Who are you going to call when...?

Michael V Baker
By Michael V Baker Latest Reply 2014-12-07 18:17:39 -0600
Started 2014-12-03 12:36:20 -0600

Hypoglycemic and need assistance? Discovered the local Fire department vs.expensive ambulatory services are the BEST in immediately remedying low blood sugar. Most fire departments are skilled in treating hypoglycemia and are accompanied as they arrive with a doctor or two. Best part, No charge$ for the service once, twice,…:) :) We all pay for their professional services via tax dollars plus they are usually close in the neighborhood. They will assist after their treatment with protocol suggestion for you to go to the hospital, but, if confident, just say "No Thank You", and they will be on their way. One ambulance and hospital visit is outrageous in pricing vs. what I discovered was the Fire Department staffs are plentiful in personnel upon arrival, with expertise at hand.


8 replies

Just Joyce
Just Joyce 2014-12-03 14:27:57 -0600 Report

As a former member of a volunteer fire company and an EMT, Volunteer Fire Company's raise money to operate. The county gave us mere pennies for a $ 150,00.00 Fire Truck. They do get help from the county or city but not much. Depending on the state, there is a difference between EMT and Paramedic. In my State, EMT's provide basic medical care and Paramedics provide advanced medical care. So if you are having a heart attack, EMT's can do the basics, they cannot start an IV or push medications only Paramedics can do that. Most local jurisdictions now will send you a bill whether you go to the hospital or refuse. You simply cannot say no and they are on their way. In most cases, the patient has to sign a release which means they refused service and cannot hold the Ctiy, or county liable for the heat attack they have as the medics are pulling away from your house.

I am still friends with paramedics and have been on the scene with diabetics who called because they are too shaky to gives themselves a shot. They asked us to do it for them. We cannot give them the shot. We have to take them to the hospital. We have had people ask us to administer their nytro and the paramedic refused. The person took the medication on their own and had a heart attack. The nytro was 5 years old and not a bit of good to him. Paramedics are NOT doctors. Doctors are not always on an ambulance and even if they volunteer with a fire company, they still have to be trained as a Paramedic to meet state guidelines again that also depends on the jurisdiction and if they work for a hospital, the hospital may not allow them to treat the person outside of their facility. I worked for a Medical Rehabilitation Hospital without an emergency room. Even with a sign that said no Emergency Room, people would come seeking medical help. They were turned away because the doctors could not touch them or stabilize them. The state set those guidelines. We would call an ambulance for them.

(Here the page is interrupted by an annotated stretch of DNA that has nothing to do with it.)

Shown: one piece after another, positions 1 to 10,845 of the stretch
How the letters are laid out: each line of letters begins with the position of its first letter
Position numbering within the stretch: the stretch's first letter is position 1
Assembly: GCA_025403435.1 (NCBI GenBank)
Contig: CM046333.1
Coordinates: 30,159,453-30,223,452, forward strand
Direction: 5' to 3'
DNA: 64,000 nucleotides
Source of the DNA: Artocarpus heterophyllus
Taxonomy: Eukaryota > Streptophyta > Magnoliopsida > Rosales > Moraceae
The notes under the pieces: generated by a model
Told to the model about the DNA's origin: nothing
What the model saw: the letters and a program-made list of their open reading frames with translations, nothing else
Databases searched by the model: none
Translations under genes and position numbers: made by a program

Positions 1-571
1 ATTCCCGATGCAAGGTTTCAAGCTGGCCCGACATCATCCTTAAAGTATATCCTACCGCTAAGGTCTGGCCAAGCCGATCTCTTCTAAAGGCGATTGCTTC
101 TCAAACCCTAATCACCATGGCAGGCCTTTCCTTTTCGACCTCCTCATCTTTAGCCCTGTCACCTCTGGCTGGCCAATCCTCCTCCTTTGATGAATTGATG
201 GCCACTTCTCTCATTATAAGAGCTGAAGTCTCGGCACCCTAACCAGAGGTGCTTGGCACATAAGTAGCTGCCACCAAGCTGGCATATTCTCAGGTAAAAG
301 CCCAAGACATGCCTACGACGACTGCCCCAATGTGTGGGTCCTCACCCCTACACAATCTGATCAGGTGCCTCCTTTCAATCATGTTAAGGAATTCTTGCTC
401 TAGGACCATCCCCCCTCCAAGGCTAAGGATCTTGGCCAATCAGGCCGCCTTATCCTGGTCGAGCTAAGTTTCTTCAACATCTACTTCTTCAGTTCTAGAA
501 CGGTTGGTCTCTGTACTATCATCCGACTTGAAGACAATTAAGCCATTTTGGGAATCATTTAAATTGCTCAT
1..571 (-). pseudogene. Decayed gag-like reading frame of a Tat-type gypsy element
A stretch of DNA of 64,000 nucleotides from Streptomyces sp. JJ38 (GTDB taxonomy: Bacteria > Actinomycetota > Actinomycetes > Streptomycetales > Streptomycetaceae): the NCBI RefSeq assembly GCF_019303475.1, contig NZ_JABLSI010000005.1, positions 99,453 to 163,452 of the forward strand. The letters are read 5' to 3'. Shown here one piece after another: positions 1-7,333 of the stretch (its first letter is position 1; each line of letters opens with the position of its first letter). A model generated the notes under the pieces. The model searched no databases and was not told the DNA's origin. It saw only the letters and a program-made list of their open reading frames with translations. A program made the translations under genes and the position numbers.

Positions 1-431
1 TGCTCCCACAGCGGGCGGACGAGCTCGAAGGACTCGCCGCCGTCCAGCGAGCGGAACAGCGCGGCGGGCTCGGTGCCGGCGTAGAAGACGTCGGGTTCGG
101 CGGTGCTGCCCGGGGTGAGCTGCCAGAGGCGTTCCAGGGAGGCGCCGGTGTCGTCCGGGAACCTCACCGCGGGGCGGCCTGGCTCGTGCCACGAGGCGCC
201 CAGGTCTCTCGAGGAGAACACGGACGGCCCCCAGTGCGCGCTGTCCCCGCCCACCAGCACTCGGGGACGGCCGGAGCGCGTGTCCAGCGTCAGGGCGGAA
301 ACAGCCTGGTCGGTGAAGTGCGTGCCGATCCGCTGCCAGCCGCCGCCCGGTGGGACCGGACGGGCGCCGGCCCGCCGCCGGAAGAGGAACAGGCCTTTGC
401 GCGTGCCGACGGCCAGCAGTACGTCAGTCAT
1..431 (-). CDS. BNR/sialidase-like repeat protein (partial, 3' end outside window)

Finally, we had doctors and nurses ride along with us when I was training with the city's fire service and they could not give medical advice or treat the person. They were only there to observe.

By all means if you need medical help call 911 but never ever use it as an on call doctor's service.

haoleboy
haoleboy 2014-12-03 14:55:42 -0600 Report

what sad comment on the world we have crafted for ourselves. the #1 priority of health care "professionals" these days is not to get sued. during my extended stay in the hospital a few years back I became friends with several of the nurses who acknowledged their frustration with the state of health care and that they were considering leaving nursing as practicing "CYA" was not the reason they became nurses,

Steve

Just Joyce
Just Joyce 2014-12-07 18:17:39 -0600 Report

Steve when I was doing my EMT training, one of my classmates ended up in court twice to testify twice because someone was suing the Fire Department.

The court systems are tied up with frivolous lawsuits. People will sue if you look at them cross eyed. It is a sad state when it comes to just about any profession. There is always the risk of being sued.

BreC
BreC 2014-12-03 14:18:08 -0600 Report

I live in a rural area and the fire department is not always manned. As such, my best bet would be to call 911 and see who gets here first. If I have called 911 then it warrants a ride to the hospital to check things out. If I am able to do so then I will drive myself to the ER or at least the doctors office.

sweetslover
sweetslover 2014-12-03 20:52:10 -0600 Report

I have started carrying my cell phone in my pocket all the time. When I fall, it is usually out in the middle of the pasture. The horses are not much help and the dog just pulls on my arm. I figure I can call 911 for help if I can't get back up. So far, so good.

Gabby
GabbyPA 2014-12-03 13:58:35 -0600 Report

The key is "if confident". If I have called 911 to get help, I am not confident at that point. If they could get me to that point, I guess I could say no thanks, but not very sure I would want to do that. Especially if I were alone.

Don't get me wrong, I do appreciate our EMTs. They have visited here more this year than I care to admit. None of it for lows though.

RebDee
RebDee 2014-12-03 12:52:30 -0600 Report

To satisfy my security, I have a Medical Alert "watch" (I've falled and I can't get up) if there is ever a problem with Diabetes or anything else like an accident. Just push a button and there is immediate response who will call the fire department in case you cannot reach the phone.

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